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&Rest Lists

   From: Barry Margolin <barmar@think.COM>
   To: ELIOT@cs.umass.EDU
      Date: Thu, 24 Mar 88 17:12 EDT
      From: ELIOT@cs.umass.edu
	 From: Barry Margolin <barmar@think.COM>
	 To: ELIOT@cs.umass.EDU
      What I mean by saying that "Using APPLY is probably inefficient
      anyhow" is that you will incur the overhead of a full extra function
      call that probably cannot be optimized away. ...
   What extra function call?  I would hope that the compiler will inline
   code calls to APPLY.  (apply #'foo '(1 2 3)) should generate code at
   least as good as (foo 1 2 3), and the only difference between (apply
   #'foo '(1 2 3)) and (apply foo '(1 2 3)) should be whether it extracts
   the function from FOO's function or value cell.  In the implementation
   I use (a Lispm), APPLY is a single instruction.

Is it an instruction, or a microcoded subroutine?  :-)

   The only extra
   inefficiency that APPLY might incur is the one YOU are advocating --
   copying its last argument -- which makes your reasoning circular.

I looked at both VAXLISP and NIL to see what they do.  Both of these
implementations spread the arguments out on the stack in the calling
function and collect them back into a list when entering the function
with the &Rest argument.  Consequently they might use stack lists,
but they cannot share list stucture as you are proposing.

A normal function call [i.e. (foo 1 2 3)] gets compiled as a series
of individual PUSHES as the arguments are evaluated.  (Equivalently,
memory for the entire set of arguments can be allocated on the stack
and individual values MOVEd into the correct location.)

A function call using APPLY would PUSH the initial arguments and then
call a hand-coded assembly routine to push the rest of the arguments.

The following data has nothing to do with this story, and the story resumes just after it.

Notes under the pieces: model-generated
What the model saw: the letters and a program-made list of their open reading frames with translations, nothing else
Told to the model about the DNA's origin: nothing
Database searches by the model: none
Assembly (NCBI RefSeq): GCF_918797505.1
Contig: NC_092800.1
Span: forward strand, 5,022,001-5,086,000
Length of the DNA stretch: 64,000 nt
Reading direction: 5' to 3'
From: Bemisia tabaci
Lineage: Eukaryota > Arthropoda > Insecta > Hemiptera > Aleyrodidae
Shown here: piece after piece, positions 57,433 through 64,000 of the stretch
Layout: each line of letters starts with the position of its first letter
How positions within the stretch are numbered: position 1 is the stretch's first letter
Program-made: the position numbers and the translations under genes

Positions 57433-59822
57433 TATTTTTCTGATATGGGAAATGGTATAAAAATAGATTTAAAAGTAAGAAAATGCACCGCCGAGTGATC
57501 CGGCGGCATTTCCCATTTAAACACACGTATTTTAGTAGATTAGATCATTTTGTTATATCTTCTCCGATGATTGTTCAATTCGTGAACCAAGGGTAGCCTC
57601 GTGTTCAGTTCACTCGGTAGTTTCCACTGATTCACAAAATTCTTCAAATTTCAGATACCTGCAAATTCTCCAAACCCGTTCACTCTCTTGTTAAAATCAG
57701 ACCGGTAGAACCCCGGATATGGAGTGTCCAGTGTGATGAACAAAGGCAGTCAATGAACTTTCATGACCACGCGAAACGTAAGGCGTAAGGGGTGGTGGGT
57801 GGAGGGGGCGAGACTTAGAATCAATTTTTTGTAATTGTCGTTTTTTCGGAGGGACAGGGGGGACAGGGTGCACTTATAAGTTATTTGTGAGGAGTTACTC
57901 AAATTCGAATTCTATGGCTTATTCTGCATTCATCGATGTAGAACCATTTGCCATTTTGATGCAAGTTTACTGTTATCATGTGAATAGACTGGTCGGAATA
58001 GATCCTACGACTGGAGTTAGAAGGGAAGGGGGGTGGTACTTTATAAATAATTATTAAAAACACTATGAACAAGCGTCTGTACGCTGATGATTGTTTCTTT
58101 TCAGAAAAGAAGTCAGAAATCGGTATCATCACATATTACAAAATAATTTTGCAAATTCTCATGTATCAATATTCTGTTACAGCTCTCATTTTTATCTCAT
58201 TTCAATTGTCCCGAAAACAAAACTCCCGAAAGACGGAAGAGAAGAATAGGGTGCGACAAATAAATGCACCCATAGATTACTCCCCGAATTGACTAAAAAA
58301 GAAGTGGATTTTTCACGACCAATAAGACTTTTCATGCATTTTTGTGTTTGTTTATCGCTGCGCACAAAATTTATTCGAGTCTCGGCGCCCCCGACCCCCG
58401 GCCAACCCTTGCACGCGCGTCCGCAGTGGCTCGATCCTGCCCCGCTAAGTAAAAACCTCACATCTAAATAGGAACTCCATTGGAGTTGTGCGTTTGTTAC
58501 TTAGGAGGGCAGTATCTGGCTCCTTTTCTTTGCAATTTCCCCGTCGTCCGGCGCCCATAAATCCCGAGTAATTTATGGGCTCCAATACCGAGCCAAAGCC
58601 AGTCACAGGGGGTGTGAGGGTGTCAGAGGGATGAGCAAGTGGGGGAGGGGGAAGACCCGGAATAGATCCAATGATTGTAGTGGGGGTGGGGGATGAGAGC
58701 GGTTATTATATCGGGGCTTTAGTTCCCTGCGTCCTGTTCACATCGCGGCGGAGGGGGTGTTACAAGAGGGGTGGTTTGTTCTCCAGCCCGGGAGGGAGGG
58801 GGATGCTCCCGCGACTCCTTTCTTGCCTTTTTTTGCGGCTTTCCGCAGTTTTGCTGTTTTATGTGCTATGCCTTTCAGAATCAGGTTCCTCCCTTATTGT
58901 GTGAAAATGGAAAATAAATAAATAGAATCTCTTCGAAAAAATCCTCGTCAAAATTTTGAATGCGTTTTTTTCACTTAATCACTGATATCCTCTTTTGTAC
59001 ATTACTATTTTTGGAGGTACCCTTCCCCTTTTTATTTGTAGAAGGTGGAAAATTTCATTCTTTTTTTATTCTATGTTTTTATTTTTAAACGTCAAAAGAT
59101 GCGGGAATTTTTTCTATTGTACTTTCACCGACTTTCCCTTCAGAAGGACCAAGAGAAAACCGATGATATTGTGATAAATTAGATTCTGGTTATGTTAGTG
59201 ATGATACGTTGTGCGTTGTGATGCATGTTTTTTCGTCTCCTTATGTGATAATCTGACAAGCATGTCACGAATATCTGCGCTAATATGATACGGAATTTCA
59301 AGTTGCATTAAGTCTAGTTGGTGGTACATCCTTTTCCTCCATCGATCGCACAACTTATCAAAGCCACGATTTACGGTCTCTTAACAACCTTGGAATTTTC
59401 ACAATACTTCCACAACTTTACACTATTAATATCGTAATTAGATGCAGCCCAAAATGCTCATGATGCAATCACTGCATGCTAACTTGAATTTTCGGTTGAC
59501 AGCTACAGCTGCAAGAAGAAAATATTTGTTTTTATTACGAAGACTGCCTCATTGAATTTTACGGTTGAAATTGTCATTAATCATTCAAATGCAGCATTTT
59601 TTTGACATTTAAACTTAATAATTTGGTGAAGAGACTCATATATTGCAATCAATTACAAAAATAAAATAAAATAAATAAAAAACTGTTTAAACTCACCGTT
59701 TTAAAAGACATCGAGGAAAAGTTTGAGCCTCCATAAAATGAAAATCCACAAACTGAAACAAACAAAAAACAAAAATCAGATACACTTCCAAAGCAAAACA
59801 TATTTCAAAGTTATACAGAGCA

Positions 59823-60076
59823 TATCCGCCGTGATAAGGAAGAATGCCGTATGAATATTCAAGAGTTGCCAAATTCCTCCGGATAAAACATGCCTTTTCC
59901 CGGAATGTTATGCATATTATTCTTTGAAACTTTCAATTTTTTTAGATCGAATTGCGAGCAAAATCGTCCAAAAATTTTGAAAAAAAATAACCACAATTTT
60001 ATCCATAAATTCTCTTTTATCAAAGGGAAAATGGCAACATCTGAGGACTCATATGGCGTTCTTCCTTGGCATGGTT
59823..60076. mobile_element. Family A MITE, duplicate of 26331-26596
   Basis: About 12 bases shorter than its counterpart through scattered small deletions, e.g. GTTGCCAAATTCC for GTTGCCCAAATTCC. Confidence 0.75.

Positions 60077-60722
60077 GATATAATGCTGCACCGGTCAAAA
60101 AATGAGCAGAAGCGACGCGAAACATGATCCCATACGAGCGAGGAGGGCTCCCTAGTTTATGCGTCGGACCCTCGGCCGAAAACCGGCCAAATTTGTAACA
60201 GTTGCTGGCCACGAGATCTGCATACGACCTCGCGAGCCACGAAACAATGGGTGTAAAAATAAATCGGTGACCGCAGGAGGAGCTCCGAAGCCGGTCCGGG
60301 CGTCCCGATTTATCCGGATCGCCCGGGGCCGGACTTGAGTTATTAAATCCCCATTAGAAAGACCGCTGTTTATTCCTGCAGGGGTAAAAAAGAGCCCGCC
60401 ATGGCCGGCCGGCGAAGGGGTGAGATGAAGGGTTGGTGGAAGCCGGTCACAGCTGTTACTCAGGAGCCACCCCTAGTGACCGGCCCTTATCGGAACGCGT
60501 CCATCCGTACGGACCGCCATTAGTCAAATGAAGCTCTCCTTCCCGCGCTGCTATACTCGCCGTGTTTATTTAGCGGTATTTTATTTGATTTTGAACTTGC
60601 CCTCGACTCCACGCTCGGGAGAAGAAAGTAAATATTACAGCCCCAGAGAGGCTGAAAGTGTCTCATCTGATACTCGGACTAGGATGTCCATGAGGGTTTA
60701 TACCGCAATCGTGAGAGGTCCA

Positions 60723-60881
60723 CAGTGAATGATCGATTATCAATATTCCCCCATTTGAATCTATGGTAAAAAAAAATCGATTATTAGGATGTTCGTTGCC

Consequently, the state of the stack when FOO is entered is the same
regardless of how FOO gets called, so FOO cannot differentiate
calls moderated by APPLY from normal function calls.  Your APPLY
microprogram might do something similar, and it certainly could.
Calls made using APPLY are not specially optimized.  However, FOO can
be compiled using full knowledge of the body of FOO.  So if FOO does
not return its &Rest list it can be CONSed on the stack.  On a LISPM
you might find it possible to change some type bits in the stack words
to make the arguments PUSHed onto the stack into a CDR-coded list.

While we are discussing such low-level issues, it is worth thinking about
how difficult it is to take advantage of the possibility of sharing 
&Rest lists.  Basically there are two ways to do it.  If you are willing to
give up or tremendously complicate separate compilation you can compile
a function CALL using special knowledge of the definition of the Callee.
For example, a call using APPLY could jump into the middle of the
function entry sequence, after the point where &Rest lists normally
get created.  This would be a major break with Lisp tradition.  Alternatively,
you must use several different calling conventions and pass along 
enough information so that the Callee knows how its arguments have been 
encoded.  This will slow down every function call by the amount needed 
to encode/decode this information, and complicate the implementation
considerably.  Which option do you prefer?

   Well, I know that I use APPLY a whole lot.  Not as often as LIST and
   CAR, certainly, but more often than I would have expected.

I don't use APPLY very much.  I am sure that neither of us are
biased because of our programming styles, right?


The rest of this message is an edited dribble file, showing how NIL
compiles function calls using &Rest arguments.  My comments are
shown /* C Style */ to distinguish them from comments inserted by
the disassembler.  I deleted several screenfuls to shorten the message,
so this does not fully illustrate how much hidden complexity there is
in a function call.

(defun foo (&rest x)
  (setf (cadr x) 'bang))

(defun bar (z)
  (apply #'foo z))

(defun baz (a b c)
  (foo a b c))

;[Compiled foo bar and baz.]

(defvar z '(1 2 3))
(bar z)
(1 2 3)					;Didn't get side effected.

(disassemble 'foo)
  0:  WORD 1024                 ;Save register(s) FLP
  2:  MOVAL l^-420,FLP
  17: MOVL AR1,b^-8(FP)
  21: MOVL b^-8(FP),AR1
  28: PUSHL AR1
  30: MOVL b^4(FLP),AR1         ;'BANG
  37: RET

(disassemble 'bar)
  ...				/* 15 lines deleted */
  41: PUSHL b^-4(FLP)           ;#'FOO
  50: MINICALL CL$MS_STACKIFY	/* The arguments get spread out here */
  54: CALLS R0,@b^8(SP)
  58: RET

(disassemble 'baz)
  /* 13 lines deleted */
  33: PUSHL b^24(AP)
  36: PUSHL b^20(AP)
  39: PUSHL b^16(AP)
  50: PUSHL b^-4(FLP)           ;#'FOO
  55: CALLS s^#6,@b^8(SP)
  59: RET

Vaxlisp is similar.  BAZ essentially compiles into a jump to FOO. BAR
remains complex.